As the first building product to receive the Green Parents’ List Healthy Home check mark, the PureBond Plywood has no VOC, especially no formaldehyde, a well known respiratory and skin irritant. In order to meet the Green Parent’s List requirement, product must pass the VOC restriction set forth by the U.S. Green Building Council’s Leadership in Energy and Environmental Design (LEED) standards and also meet additional third party validation.
Electronic waste, otherwise known as E-waste, is one of the largest cause of waste stream by humans due to advances in technology in which electronic appliances becomes obsolete in a short amount of time. Another significant factor is our need to have the “latest gadget” so even if the electronic isn’t obsolete, it becomes useless in the consumers’ eyes. “Disposing of e-waste in landfills has the potential to cause severe human and environmental health impacts,” says California Department of Toxic Substance Control. Therefore it is essential that e-waste is disposed in the proper manner not only for environmental sake but for health reasons as well.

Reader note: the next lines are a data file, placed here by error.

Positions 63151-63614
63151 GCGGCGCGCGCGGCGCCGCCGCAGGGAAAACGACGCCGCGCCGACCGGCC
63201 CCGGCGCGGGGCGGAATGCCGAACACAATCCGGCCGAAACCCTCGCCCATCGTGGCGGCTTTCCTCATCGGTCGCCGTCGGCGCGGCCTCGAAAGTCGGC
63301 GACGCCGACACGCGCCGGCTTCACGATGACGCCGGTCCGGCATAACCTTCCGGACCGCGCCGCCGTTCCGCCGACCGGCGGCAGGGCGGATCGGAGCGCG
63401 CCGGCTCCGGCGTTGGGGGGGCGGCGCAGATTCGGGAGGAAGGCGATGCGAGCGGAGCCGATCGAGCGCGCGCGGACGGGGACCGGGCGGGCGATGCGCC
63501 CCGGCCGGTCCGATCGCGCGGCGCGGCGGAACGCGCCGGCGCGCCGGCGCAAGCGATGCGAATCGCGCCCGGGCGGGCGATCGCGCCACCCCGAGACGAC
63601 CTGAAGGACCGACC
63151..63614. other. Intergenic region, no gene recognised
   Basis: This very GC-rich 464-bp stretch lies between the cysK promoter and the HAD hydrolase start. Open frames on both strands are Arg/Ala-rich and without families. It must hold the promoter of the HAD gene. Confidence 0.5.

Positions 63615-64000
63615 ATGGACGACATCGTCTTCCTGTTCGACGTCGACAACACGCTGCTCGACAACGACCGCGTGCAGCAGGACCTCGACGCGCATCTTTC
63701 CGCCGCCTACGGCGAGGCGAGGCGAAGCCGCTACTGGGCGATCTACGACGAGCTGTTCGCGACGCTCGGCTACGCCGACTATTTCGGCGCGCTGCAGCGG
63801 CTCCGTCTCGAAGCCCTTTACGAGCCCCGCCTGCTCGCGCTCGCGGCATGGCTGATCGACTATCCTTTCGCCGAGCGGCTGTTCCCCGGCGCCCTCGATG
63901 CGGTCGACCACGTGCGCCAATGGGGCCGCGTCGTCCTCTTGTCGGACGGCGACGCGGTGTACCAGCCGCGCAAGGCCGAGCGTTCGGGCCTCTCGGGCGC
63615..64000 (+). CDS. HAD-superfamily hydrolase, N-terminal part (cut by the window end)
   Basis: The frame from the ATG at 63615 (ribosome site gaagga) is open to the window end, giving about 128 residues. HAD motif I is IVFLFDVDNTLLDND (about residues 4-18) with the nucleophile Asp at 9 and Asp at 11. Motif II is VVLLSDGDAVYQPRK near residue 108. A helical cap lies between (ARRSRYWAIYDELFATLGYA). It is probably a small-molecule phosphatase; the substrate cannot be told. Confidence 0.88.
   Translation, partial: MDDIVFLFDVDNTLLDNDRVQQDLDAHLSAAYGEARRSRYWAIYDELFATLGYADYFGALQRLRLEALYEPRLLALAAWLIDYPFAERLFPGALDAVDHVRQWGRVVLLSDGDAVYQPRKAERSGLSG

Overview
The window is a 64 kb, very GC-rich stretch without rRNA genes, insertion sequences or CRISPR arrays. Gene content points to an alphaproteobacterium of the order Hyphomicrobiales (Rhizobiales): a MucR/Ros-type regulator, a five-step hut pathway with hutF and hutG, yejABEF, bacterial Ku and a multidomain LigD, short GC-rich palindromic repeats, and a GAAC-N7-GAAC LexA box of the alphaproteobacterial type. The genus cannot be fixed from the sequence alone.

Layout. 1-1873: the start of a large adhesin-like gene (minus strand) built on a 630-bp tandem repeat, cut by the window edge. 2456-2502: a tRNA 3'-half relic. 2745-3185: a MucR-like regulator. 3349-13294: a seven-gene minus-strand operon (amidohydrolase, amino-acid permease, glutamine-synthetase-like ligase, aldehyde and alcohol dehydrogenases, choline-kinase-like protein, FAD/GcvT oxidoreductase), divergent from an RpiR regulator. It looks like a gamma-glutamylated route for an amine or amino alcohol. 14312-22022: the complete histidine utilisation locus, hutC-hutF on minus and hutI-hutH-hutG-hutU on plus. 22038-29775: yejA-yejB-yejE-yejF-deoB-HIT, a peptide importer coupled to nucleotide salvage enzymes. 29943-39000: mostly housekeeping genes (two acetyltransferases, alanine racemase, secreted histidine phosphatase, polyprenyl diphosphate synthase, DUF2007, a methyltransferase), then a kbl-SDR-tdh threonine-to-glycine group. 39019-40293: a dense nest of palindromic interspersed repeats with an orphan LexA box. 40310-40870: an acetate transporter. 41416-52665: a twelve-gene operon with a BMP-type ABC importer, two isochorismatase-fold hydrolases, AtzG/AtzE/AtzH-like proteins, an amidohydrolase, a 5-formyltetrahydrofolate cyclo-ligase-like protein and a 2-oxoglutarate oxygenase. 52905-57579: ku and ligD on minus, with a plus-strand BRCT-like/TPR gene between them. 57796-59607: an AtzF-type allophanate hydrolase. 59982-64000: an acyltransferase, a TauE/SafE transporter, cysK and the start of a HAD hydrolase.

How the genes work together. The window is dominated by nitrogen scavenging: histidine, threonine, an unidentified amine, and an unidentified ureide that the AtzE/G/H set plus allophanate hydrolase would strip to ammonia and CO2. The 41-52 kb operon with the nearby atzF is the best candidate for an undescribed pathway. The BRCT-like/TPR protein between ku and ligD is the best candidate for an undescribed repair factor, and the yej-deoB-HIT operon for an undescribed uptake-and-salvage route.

Asbestos used to be highly regarded throughout the 20th century as an ideal building and construction material. Today, asbestos fibers can lead to the development of lung ailments and cancers.
We recently tested several new homes for formaldehyde in the air. The newest home, advertised as a "green" home, had 300 ppb of formaldehyde. Children in homes with only 30 ppb can have decreased lung function. Between 60 ppb and 120 ppb, children are more likely to have asthma and chronic bronchitis. At 100 ppb, most adults experience eye, nose, and throat irritation.
Recent findings are making the link between vinyl chloride and cancer much clearer.
This post is a follow-up to The Fight Over Radon in Granite Countertops Heats Up, which will provide some background information on the granite/radon issue. With the legion of both deniers and alarmists out there attempting to monopolize the discussion over the safety of granite countertops, it is difficult to find unbiased information. Peruse the…
Despite the narrowing gap in cost between green building and traditional “to-code” building, most builders and home buyers still perceive the green option to be significantly more expensive. The reality is that due to increased builder education and an influx of affordable green building products, a building can be built green within the same budget…